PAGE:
White House bugged
Could President Reagan, the greatest supporter Big Business has ever had in the White House, be responsible for a cardinal sin against capitalism?
In the highly competitive world of exterminators, the answer is a gloomy yes. In short the President helped in the promotion of a perfect product that supermarkets won’t touch: a powder that rids homes of cockroaches permanently so needs to be bought only once.
‘Stores don’t want a once-and-for-ever sale,’ explained Alan Brite, president of the company that makes Roach-Prufe. ‘They like repeat business.’
‘Who would want to produce a tyre that never wears out, an everlasting battery or a car that lasts a lifetime?’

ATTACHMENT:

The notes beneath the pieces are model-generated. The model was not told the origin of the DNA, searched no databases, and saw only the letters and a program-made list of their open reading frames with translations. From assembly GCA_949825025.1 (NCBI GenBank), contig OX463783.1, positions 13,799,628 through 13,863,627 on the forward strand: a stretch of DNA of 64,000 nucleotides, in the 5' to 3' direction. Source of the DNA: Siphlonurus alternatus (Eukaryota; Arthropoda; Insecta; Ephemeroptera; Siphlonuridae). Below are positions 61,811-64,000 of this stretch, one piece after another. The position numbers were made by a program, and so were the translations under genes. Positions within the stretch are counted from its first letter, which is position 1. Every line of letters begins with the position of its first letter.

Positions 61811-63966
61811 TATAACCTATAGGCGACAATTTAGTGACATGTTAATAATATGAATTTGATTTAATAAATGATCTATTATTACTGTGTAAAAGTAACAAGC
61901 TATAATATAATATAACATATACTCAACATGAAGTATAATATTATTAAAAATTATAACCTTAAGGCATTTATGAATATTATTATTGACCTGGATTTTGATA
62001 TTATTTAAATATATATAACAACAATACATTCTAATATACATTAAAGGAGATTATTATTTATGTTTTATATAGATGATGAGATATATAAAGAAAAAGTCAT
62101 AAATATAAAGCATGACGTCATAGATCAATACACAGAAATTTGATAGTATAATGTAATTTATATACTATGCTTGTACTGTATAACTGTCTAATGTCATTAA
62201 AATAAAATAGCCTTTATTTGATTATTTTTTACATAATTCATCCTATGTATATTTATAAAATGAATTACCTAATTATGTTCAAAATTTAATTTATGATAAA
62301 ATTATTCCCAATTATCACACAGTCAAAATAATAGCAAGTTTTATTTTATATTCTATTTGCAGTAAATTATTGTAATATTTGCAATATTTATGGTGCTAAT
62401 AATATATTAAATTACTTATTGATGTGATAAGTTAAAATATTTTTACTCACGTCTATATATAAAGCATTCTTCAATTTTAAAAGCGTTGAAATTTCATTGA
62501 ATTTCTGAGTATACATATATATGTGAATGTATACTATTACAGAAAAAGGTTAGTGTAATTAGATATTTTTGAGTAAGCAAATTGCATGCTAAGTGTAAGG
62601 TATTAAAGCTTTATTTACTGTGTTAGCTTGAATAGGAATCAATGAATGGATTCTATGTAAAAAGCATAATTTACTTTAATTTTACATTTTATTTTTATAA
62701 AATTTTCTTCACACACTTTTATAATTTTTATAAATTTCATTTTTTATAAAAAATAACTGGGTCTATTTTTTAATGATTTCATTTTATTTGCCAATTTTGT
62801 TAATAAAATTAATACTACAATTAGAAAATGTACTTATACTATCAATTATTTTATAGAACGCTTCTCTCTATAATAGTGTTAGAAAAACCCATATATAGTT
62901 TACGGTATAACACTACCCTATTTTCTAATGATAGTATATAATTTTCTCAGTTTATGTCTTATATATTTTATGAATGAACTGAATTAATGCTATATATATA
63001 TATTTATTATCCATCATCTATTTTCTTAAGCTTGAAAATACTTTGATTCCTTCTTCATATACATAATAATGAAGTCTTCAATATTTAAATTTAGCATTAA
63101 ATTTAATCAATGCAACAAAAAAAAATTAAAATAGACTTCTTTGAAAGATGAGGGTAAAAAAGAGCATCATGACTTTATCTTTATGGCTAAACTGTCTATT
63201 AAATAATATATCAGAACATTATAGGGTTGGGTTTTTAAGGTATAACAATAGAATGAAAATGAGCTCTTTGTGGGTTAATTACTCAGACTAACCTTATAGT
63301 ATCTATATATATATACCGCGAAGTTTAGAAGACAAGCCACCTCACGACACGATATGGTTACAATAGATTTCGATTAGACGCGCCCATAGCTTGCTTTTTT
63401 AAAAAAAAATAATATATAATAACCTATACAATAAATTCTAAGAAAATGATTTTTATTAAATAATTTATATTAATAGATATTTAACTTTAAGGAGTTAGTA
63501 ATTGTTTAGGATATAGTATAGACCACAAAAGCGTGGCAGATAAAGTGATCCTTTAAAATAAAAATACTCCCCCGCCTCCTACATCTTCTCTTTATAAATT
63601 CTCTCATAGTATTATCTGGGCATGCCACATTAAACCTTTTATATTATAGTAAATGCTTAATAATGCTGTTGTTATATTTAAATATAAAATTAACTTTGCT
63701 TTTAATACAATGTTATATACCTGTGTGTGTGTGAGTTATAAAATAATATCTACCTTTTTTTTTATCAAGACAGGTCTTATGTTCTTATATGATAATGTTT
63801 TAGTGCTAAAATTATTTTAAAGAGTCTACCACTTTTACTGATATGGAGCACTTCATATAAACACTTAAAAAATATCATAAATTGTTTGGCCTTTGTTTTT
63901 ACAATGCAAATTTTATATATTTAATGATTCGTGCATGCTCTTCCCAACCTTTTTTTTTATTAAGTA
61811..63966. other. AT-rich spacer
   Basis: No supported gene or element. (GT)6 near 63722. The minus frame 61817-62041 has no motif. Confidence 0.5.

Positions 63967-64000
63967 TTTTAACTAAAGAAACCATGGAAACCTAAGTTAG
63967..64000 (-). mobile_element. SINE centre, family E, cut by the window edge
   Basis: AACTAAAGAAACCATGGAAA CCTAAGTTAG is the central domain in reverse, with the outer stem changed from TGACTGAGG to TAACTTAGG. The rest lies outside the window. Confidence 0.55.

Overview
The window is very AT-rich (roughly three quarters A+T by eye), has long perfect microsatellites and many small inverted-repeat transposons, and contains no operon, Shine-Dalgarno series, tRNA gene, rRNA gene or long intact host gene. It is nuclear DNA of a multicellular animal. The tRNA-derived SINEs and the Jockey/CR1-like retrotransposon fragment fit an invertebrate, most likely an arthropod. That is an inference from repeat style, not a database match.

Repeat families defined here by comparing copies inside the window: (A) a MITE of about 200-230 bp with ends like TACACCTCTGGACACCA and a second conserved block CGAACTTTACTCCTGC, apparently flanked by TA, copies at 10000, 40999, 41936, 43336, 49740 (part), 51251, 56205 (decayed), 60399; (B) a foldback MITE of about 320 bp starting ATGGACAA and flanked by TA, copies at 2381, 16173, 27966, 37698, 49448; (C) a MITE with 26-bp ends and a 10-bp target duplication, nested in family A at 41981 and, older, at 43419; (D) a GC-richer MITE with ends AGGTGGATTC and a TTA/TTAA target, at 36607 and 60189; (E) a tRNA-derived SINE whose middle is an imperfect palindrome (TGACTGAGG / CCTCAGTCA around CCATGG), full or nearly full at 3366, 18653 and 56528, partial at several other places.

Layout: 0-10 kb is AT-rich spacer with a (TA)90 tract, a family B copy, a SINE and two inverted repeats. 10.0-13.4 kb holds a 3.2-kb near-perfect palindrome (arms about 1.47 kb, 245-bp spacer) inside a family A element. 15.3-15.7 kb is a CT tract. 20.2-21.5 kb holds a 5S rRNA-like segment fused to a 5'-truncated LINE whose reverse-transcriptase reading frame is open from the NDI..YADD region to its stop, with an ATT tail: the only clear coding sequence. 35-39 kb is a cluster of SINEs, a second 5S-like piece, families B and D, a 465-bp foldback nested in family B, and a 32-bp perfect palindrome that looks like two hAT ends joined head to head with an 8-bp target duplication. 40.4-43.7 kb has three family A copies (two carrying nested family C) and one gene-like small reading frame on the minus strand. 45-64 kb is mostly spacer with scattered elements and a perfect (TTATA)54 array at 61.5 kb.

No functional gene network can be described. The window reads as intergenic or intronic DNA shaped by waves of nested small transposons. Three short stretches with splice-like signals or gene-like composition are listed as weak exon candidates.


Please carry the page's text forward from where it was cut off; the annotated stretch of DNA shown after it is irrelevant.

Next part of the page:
Mr Brite traces his problem back to the day Ronald and Nancy Reagan found cockroaches in the White House. They called in chemists and experts from the University of California and consulted the permanent staff who, like millions of Americans, had accepted that periodic infestations were as inevitable as the seasons.
The final solution the experts revealed was Roach-Prufe. The Reagans tried it and the dreaded cockroaches never returned. The word leaked out and, in a blaze of publicity that would have cost millions, the public clamoured for Mr Brite’s product. But it was rejected by a marketing system geared to a fast turnover of the imperfect.
So instead of despatching the powder in truck loads to thousands of outlets across the nation, Mr Brite has to use more expensive door-to-door salesmen.